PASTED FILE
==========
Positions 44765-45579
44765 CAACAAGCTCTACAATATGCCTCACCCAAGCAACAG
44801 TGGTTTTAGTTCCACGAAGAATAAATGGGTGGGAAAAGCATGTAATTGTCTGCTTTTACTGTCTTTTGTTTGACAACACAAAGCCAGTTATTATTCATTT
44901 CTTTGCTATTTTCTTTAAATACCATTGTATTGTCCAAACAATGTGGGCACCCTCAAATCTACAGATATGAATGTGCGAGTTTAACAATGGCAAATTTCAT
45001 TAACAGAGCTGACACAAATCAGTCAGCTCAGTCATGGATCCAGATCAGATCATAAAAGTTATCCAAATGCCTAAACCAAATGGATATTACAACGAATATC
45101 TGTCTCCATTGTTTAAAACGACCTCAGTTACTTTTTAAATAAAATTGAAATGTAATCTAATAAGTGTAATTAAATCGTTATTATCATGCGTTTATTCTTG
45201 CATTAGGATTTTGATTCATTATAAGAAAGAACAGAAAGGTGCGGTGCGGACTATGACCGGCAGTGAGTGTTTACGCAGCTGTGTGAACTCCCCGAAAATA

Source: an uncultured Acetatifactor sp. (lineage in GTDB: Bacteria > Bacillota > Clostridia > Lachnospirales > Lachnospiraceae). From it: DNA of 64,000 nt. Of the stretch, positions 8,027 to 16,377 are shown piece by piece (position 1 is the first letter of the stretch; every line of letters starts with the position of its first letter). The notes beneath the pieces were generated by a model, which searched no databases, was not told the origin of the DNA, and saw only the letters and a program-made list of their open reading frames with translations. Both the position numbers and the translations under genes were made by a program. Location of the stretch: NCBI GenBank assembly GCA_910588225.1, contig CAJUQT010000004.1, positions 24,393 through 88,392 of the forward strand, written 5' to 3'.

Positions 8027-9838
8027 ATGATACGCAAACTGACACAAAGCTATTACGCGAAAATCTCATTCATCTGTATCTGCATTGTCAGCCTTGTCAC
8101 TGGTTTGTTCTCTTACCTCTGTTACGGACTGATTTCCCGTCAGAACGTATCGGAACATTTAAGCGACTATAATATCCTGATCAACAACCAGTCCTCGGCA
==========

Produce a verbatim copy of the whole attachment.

Positions 44765-45579
44765 CAACAAGCTCTACAATATGCCTCACCCAAGCAACAG
44801 TGGTTTTAGTTCCACGAAGAATAAATGGGTGGGAAAAGCATGTAATTGTCTGCTTTTACTGTCTTTTGTTTGACAACACAAAGCCAGTTATTATTCATTT
44901 CTTTGCTATTTTCTTTAAATACCATTGTATTGTCCAAACAATGTGGGCACCCTCAAATCTACAGATATGAATGTGCGAGTTTAACAATGGCAAATTTCAT
45001 TAACAGAGCTGACACAAATCAGTCAGCTCAGTCATGGATCCAGATCAGATCATAAAAGTTATCCAAATGCCTAAACCAAATGGATATTACAACGAATATC
45101 TGTCTCCATTGTTTAAAACGACCTCAGTTACTTTTTAAATAAAATTGAAATGTAATCTAATAAGTGTAATTAAATCGTTATTATCATGCGTTTATTCTTG
45201 CATTAGGATTTTGATTCATTATAAGAAAGAACAGAAAGGTGCGGTGCGGACTATGACCGGCAGTGAGTGTTTACGCAGCTGTGTGAACTCCCCGAAAATA

Source: an uncultured Acetatifactor sp. (lineage in GTDB: Bacteria > Bacillota > Clostridia > Lachnospirales > Lachnospiraceae). From it: DNA of 64,000 nt. Of the stretch, positions 8,027 to 16,377 are shown piece by piece (position 1 is the first letter of the stretch; every line of letters starts with the position of its first letter). The notes beneath the pieces were generated by a model, which searched no databases, was not told the origin of the DNA, and saw only the letters and a program-made list of their open reading frames with translations. Both the position numbers and the translations under genes were made by a program. Location of the stretch: NCBI GenBank assembly GCA_910588225.1, contig CAJUQT010000004.1, positions 24,393 through 88,392 of the forward strand, written 5' to 3'.

Positions 8027-9838
8027 ATGATACGCAAACTGACACAAAGCTATTACGCGAAAATCTCATTCATCTGTATCTGCATTGTCAGCCTTGTCAC
8101 TGGTTTGTTCTCTTACCTCTGTTACGGACTGATTTCCCGTCAGAACGTATCGGAACATTTAAGCGACTATAATATCCTGATCAACAACCAGTCCTCGGCA